Whenever I have a free Saturday morning I head out the door early and check out the thrift shops in my area. Sometimes I come home with some good bargains and other times I come home empty handed, but I always meet interesting people along the way. I enjoy the adventure whether I buy anything or not.
I headed out this morning with plans to visit three spots. The first place was a pretty large and well organized shop that was spread out between four buildings; furniture, clothes and accessories, household goods and the last building contained religious merchandise and gifts (this shop was sponsored by a neighborhood church). You took whatever you wanted to buy to the furniture section and paid for it there. I managed to find some good bargains there - a laptop table/desk that I thought my mother would find useful for ten dollars, some office supplies and some kitchenware.
There were two women minding the check out. You could tell they were enjoying their morning as they were busily chatting and joking with each other and the customers. One of the women noticed that I was wearing a brooch in the shape of a butterfly and she exclaimed 'Oh! How pretty! Your butterfly pin is so pretty!' she turned to the other woman and said 'Look! Look at her pin. It's a butterfly!' Then she turned back to me and said 'I make butterflies and give them to everyone I meet' as she pointed to a row of crocheted butterflies laying on the table in front of her. 'I'm going to give you a butterfly. Please take one! Take whichever one you would like!'
I leaned over to have a closer look. The butterflies were made in a simple design with a chained string hanging from the bottom so that they could be used as a bookmark. There were red, green, pink and purple to choose from. I took a purple one. I smiled at her and said. 'God bless you! This is so kind and thoughtful of you.' She smiled back at me. The woman looked to be in her late seventies, she had white and grey hair and was carefully dressed. You could tell by looking at her finely lined face that she was a kind lady who had led a happy life.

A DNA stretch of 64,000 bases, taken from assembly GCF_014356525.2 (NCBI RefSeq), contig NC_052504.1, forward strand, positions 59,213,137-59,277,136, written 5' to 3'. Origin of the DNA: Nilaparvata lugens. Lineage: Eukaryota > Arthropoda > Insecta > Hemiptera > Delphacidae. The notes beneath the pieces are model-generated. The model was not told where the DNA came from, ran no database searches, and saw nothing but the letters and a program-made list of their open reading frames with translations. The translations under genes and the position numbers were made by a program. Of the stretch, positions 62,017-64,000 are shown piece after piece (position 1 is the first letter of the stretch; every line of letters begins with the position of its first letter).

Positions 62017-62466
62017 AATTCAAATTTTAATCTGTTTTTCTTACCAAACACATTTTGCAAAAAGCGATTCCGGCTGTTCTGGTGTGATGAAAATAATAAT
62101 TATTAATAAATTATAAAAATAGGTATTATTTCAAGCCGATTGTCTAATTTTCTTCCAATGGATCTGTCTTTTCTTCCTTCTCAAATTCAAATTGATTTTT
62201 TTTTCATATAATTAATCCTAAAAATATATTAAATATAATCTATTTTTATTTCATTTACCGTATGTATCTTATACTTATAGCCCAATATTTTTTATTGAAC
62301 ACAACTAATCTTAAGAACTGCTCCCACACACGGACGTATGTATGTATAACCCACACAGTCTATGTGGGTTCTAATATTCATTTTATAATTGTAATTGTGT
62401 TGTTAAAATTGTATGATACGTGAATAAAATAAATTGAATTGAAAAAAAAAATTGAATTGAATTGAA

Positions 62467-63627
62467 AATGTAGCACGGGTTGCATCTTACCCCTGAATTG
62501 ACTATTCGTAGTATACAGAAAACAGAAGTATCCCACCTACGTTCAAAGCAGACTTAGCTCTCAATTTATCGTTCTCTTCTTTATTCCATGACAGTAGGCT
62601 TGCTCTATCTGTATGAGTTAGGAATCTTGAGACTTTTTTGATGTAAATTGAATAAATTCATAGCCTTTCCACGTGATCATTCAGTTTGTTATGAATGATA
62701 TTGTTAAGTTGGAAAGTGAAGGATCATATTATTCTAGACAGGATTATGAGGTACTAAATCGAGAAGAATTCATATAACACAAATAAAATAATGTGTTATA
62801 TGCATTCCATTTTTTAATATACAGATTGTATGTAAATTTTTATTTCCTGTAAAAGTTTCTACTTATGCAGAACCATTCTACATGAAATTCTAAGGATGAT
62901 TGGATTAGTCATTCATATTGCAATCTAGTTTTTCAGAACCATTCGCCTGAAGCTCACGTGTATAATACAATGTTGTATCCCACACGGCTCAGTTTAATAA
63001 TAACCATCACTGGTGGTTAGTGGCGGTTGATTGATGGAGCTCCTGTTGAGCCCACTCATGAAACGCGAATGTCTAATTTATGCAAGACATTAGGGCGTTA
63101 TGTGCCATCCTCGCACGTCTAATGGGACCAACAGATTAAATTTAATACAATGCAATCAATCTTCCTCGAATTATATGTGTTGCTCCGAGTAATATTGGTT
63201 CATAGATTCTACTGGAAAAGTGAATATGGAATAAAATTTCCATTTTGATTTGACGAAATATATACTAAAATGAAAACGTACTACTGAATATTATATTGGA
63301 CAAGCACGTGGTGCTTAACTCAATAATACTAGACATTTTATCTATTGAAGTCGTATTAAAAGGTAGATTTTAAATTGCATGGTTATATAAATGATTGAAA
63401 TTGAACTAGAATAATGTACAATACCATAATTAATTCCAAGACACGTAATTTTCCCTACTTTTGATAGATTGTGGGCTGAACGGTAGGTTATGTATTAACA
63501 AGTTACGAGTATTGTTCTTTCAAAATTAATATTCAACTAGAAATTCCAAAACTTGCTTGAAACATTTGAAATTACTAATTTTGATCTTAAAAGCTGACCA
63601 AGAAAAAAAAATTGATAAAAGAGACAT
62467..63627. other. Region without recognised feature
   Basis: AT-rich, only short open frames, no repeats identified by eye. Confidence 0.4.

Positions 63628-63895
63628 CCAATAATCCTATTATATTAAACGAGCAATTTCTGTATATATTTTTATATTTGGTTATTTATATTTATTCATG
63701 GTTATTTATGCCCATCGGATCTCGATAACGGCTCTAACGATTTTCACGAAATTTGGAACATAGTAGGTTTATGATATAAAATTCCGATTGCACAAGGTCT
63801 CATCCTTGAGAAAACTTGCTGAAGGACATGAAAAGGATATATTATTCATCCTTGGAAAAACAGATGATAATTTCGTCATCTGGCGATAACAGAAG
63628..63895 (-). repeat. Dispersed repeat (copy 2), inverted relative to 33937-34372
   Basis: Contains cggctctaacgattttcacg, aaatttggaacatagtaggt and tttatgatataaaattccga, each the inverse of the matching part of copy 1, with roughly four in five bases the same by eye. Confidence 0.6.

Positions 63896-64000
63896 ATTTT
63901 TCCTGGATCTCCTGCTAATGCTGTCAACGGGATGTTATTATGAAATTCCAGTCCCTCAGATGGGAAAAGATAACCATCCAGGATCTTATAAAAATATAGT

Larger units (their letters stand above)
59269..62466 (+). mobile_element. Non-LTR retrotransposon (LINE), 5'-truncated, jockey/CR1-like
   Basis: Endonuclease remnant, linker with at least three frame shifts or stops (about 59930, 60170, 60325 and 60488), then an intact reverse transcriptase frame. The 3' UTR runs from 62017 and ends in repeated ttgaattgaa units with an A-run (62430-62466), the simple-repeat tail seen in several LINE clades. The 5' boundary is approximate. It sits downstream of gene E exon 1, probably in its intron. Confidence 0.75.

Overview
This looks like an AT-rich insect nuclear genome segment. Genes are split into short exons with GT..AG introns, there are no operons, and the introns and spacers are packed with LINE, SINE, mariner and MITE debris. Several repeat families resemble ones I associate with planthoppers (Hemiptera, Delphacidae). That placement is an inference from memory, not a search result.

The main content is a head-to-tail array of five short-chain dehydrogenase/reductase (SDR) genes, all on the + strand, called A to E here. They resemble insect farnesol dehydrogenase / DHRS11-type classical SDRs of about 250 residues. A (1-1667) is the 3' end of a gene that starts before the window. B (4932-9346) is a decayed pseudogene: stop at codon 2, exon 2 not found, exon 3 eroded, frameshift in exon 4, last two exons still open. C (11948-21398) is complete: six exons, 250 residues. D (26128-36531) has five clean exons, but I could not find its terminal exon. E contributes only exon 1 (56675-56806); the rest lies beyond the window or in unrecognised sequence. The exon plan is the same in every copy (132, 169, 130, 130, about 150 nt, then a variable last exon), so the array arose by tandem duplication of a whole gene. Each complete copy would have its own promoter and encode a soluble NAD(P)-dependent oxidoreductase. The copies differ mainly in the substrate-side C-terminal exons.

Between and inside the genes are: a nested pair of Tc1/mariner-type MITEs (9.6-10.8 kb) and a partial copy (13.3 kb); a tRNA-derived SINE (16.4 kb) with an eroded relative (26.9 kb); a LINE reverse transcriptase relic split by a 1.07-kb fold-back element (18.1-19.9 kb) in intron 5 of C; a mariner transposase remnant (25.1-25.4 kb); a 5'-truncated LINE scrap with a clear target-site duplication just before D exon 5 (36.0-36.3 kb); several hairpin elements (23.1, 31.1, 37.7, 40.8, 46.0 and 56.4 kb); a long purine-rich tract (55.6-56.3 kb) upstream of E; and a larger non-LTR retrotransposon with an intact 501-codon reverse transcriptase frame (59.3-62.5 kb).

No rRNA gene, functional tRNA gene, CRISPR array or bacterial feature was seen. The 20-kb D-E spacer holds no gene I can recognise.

'Who taught you how to crochet?' I asked. 'My mother did. When I was a little girl she gave me a hook and some string and taught me how to chain. I chained and chained and chained! I couldn't stop! My mother sent me off to school and I crocheted even while I was studying. I've been chaining ever since.' I smiled and told her how lucky she was to have such good memories of her mother and how wonderful it was that she used what she had learned to give people pleasure. The woman reached into a bag that was next to the table and said 'I want to give you something else.' She held a framed crocheted butterfly. I was so surprised. 'Oh... that's beautiful... it's too much for you to give me. There is so much work in this' She extended her hand and placed it in my hands. 'Yes. Please, please take it. I want you to have it.' she insisted. I looked at her, still surprised by her gift. I reached up and pointed to my brooch 'Would you like my pin?' I asked. 'Oh no! It's much too dear!' she exclaimed. I took it off and handed to to her. 'Please, take the pin. Now, look how nice. We've traded butterflies today.' We smiled at each other. 'God bless you ma'am. Have a lovely day. Have a happy Mother's Day tomorrow!'
I brought the framed butterfly home and hung it on the wall in my bedroom. I have no idea if I will meet the woman from the thrift shop ever again.